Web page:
Scrap metal recycling can be a lucrative business venture if you are willing to collect enough metal materials. Common items in include soda cans and copper wire, but there are many other possibilities. Most recycling centers like Get Green Recycling Co. will take a wide variety of materials, even items that you might think that would avoid, such as food cans. The key to getting the most money for your scrap is to know what you have gathered and to gather as much of it as possible. There are three tips to keep in mind when preparing your scrap for sale.
Always Use a Magnet
A magnet is your first and best tool for separating metals. Ferrous metals are items that a magnet will stick, such as steel and iron. These types of metal are of low value. They are generally weighed and purchased based on a 100 lb. ratio. This means that you are paid a certain amount for every 100 lbs. of ferrous metal that you can bring in to a recycling center. While most centers will take less than 100 lbs. per load, the overall amount that will be paid will be quite small. For instance, the price of steel might only bring a few cents per pound and it is often sold by the ton on the open market.
Non-ferrous metals are where the money is when it comes to selling scrap metal. These scrap items are bought by the pound. Aluminum, brass, and copper are considered to be the most common and lucrative non-precious materials that can be sold for scrap. Aluminum is generally worth less than brass per pound, and brass is normally worth less than copper per pound.
Always Separate Your Metal Scrap
It may seem obvious to keep items such as aluminum and steel separate when selling them. However, there are different grades of a specific material and those grades allow for different values. Copper, for instance, has several different value grades. Copper comes in solid, non-solid, breakage, alloy, and wire forms. Among these forms the most commonly gathered items are the solid and wire forms. However, even these individual forms of copper have separate grading designations. Solid copper is worth the most overall.
Solid Copper – This type of copper comes in several grades. The two most common grades are number one and number two. Prices vary by location, but an example would be the price for solid copper in Spokane. The price for #1 and #2 copper in Spokane can be cited as being between $1.85 and $2.08 per pound, without further bonuses for the total amount brought to sale.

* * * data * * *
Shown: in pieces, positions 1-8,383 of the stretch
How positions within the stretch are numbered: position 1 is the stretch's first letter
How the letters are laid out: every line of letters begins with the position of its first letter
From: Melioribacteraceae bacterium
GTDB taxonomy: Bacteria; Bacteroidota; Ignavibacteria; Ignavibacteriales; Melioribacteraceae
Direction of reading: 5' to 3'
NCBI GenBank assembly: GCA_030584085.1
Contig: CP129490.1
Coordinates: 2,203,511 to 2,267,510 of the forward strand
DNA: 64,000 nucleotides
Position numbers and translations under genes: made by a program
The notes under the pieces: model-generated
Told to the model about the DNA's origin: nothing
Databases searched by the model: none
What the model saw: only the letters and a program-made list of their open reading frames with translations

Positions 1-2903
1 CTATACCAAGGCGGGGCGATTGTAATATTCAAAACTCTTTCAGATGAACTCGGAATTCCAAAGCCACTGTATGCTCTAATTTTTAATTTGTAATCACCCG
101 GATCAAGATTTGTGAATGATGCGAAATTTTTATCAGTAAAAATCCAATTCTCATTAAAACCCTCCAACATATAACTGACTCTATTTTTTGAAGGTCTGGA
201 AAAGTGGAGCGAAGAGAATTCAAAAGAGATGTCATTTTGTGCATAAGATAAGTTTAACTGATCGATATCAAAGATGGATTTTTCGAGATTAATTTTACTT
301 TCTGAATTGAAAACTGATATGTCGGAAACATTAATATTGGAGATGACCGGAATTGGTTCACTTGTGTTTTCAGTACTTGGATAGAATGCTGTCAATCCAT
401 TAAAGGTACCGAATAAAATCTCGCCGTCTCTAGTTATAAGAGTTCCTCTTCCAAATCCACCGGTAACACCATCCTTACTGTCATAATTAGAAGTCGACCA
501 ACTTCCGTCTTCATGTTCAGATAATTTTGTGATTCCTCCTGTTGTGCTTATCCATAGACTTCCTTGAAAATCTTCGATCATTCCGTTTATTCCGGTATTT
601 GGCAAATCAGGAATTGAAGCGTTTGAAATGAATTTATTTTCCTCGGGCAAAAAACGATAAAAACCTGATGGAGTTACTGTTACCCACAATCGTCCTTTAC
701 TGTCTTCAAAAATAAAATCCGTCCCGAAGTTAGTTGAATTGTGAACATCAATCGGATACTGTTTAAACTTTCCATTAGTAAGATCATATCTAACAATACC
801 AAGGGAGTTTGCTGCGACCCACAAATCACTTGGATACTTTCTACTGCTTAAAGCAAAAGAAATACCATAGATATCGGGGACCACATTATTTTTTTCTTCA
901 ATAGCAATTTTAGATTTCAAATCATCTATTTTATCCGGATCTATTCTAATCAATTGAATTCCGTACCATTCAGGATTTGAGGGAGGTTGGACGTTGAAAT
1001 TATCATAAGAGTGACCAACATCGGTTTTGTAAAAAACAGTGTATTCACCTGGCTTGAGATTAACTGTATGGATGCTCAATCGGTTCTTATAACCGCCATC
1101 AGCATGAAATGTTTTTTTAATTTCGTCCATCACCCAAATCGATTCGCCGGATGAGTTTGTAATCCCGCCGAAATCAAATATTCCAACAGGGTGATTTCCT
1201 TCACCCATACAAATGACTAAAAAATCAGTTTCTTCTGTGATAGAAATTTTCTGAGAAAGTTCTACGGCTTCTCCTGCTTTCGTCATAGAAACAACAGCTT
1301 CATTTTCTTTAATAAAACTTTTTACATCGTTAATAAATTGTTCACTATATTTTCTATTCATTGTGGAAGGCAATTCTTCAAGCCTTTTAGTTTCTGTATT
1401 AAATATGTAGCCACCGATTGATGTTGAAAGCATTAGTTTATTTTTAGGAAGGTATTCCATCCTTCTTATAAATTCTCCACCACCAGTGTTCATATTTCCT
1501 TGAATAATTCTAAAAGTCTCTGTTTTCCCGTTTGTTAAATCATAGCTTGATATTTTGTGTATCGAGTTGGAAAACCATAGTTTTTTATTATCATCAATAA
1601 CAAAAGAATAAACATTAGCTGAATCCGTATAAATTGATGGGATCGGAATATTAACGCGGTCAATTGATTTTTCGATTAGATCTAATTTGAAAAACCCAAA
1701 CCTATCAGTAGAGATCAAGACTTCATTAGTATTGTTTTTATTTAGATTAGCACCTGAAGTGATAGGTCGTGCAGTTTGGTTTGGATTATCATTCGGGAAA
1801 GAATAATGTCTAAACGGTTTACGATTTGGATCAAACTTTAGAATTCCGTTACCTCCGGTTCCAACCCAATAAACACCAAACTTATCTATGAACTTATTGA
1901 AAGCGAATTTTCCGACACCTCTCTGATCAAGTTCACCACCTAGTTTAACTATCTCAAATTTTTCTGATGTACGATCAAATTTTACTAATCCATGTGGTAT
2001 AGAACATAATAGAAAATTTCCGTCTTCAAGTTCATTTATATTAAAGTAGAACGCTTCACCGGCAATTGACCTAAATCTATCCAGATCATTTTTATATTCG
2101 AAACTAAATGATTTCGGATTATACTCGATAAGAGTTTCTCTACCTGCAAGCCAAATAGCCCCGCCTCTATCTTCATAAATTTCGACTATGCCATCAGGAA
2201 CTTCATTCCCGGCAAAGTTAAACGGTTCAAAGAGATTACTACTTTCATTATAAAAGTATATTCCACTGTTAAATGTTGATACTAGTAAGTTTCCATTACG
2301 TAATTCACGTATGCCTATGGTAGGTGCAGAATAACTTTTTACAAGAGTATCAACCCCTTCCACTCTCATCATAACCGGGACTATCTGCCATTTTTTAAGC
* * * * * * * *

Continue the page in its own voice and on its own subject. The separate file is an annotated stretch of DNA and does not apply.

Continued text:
- Number One Copper – This is typically shown as #1 copper. This scrap metal grade references any solid, unalloyed copper that is not wire. This is the highest grade of copper. They cannot be less than 1/16 of an inch thick. It also needs to be clean, which means that there can be no other materials attached to it.
- Number Two Copper – This is typically shown as #2 copper. This must be at least 96%, considered unalloyed, copper. It needs to be free of excessive amounts of materials such as oil, but there may be sections of soldered material attached.
If you combine several types of scrap copper together in one load, it may default to number two copper due to some of it having soldered bits or not being completely clean. This can impact the price. Separate and sell each type of copper as a different load to maximize profits.
Call All of the Scrap Yards in Your Area
The prices for various types of scrap metal will vary by location, but will usually only fluctuate slightly in a given area. Call all of the local scrap yards and determine their specific price for a given metal each day. Take your scrap metal to the location that is closest to you and that pays the most. This will cut down on time and fuel costs, while maximizing profits. This will also allow you to familiarize yourself with the local price of a given type of scrap metal, something that online searches might not help with quite as much since the value of metal can vary a little from one region to another. Further, scrap yards in your area might not have a website, or may not update their site frequently with current pricing information.